Fuck Jon Stewart: I had When The Smoke Clears Vol. 1 when it first came out. I knew about “Stay Fly” before you ever heard it at Skeepers. I’ve had the intro to “Sippin’ on Some Syrup” engrained in my heart since high school.

Roshan Reddy

In short, I love Three 6 Mafia, I’m from Rhode Island and I’m white as fuck.

But how twisted is it that the rap powers-that-be have decided Three 6 Mafia is categorically insignificant and that Memphis’s finest sound wizards are some how not a “real” hip-hop act.

The brunt of this ignorance comes not just from old white people (who, as Stewart wisely pointed out, know absolutely nothing about this new American art), but from anyone who only wants rap one way: their way.

People love Common not cause of his coffee-house uplift, but because he’s “conscious.” That is, his “consciousness” matches their presumed morality.

Of course, people usually want a “consciousness” that’s in line with their own concept of reality. People who like Common probably want their world to be interpersonal niceties and all those very Common-y, Roots-y things. Which is fine. The problem is, some listeners expect and demand that all their hip hop sounds like that.

Don’t get me wrong. I think that even with the unfortunate and misleading label of “conscious,” the genre has produced two astounding, almost perfect albums – Mos Def’s Black On Both Sides and A Tribe Called Quest’s Low End Theory – that, sadly, also cast intense enough shadows some artists have failed to escape (Dear AZ and Black Thought, try something new . now).

Also, as a fairly educated white hip-hop fan, I can say this with some authority: White America, by and large, is about seven years behind rap.

Our parents’ generation is still getting over the whole N.W.A thing, and even now, “pop-rock” radio station billboards on I-94 testify “NO RAP” like it’s a huge upside.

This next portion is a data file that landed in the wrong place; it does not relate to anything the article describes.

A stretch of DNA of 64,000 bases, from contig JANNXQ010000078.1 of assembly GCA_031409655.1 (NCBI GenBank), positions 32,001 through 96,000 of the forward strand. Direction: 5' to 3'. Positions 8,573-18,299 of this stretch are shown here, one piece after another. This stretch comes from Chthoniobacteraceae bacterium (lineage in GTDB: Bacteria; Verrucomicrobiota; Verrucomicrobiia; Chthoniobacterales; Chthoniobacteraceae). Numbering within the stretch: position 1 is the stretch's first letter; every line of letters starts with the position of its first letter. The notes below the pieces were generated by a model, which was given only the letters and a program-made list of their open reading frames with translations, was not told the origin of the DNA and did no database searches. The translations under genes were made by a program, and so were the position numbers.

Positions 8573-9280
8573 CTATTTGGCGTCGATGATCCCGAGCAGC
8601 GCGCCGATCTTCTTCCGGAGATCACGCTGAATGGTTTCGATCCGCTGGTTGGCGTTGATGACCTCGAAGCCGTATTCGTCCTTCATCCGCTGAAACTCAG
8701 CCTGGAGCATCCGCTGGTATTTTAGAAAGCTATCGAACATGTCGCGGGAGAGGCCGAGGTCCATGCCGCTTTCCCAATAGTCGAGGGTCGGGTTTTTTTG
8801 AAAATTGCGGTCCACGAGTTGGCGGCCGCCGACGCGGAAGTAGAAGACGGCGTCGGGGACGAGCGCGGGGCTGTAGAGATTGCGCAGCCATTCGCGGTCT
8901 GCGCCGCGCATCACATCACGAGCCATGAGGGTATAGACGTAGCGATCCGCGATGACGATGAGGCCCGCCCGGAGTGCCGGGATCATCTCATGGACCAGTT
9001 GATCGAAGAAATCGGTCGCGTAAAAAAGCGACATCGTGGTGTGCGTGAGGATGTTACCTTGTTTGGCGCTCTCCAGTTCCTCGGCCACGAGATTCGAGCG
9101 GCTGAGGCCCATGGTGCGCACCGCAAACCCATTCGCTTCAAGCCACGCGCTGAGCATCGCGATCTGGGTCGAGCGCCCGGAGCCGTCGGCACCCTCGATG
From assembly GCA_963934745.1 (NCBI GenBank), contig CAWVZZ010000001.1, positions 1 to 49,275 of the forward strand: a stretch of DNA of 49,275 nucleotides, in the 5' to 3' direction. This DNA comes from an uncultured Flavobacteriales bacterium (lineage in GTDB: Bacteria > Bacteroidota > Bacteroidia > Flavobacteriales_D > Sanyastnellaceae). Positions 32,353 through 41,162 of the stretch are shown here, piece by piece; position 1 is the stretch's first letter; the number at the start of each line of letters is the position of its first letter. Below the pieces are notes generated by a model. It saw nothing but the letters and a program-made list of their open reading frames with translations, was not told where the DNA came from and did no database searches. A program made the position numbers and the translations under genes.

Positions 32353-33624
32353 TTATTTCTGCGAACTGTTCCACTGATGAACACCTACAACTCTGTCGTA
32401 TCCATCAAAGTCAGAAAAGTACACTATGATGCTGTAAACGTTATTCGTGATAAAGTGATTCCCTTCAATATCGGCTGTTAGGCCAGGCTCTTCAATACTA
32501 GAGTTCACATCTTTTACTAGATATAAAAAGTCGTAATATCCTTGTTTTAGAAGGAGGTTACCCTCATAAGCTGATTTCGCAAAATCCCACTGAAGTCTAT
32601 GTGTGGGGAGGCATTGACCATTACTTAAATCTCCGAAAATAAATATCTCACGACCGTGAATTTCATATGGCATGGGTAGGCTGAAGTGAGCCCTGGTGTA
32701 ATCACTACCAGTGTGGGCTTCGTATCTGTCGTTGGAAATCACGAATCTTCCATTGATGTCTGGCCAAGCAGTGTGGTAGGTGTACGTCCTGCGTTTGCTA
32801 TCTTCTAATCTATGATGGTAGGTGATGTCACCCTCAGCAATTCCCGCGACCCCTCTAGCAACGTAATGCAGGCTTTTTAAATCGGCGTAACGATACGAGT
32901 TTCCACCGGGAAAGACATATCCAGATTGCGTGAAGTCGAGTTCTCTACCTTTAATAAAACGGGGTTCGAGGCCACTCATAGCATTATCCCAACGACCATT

First off, Three 6 Mafia, and they do fit into this paradox, is guilty of nothing. For those who deem them “ignorant” or (the most dreaded of hip-hop assessments) “un-real,” I would ask: What is real?

Yes, Three 6 Mafia is foul, amoral and, most likely, partly fictional. But what about classics like Anthony Burgess’s “A Clockwork Orange”? Do we penalize their creators for creating their own reality?

And I hate to break it to fellow Three 6 fans, but no matter how much weed they smoke or coke they toot, “Take A Bump” or “Hit A Muthafucka” are fictional songs. But that’s what makes so much of rap so interesting: the use of persona. Most listeners demand absolute truth from their rappers. Jeezy sold coke; he can rap about it. Common doesn’t; he shouldn’t. You see the tension?

And the final question for today: Would America (and our generation) have been happier if Common/Cormega/The Roots had won?

Does hip hop need a counterweight for gangsters? Does America need the most visible MCs to create art that’s moral and uplifting but frequently middle-brow?

Is rap today better for having Three 6 Mafia as Oscar winners? Would Common be better? Could Common have won?

What this signals to me is that hip hop is as incalculable as any other high art.

So for the white kids listening to Three 6, Indian kids bumping 2Pac, Asians, Blacks, Native Americans, men, women, Christians, Jews, Muslims, backpackers, mixtape assassins and especially out-of-touch white people, let’s thank Three 6 Mafia for broadening rap’s spotlight and showing the patchworked American rap audience as perhaps the true most known unknown.

McGarvey wishes he was from Memphis. E-mail him at evanbmcg@umich.edu.

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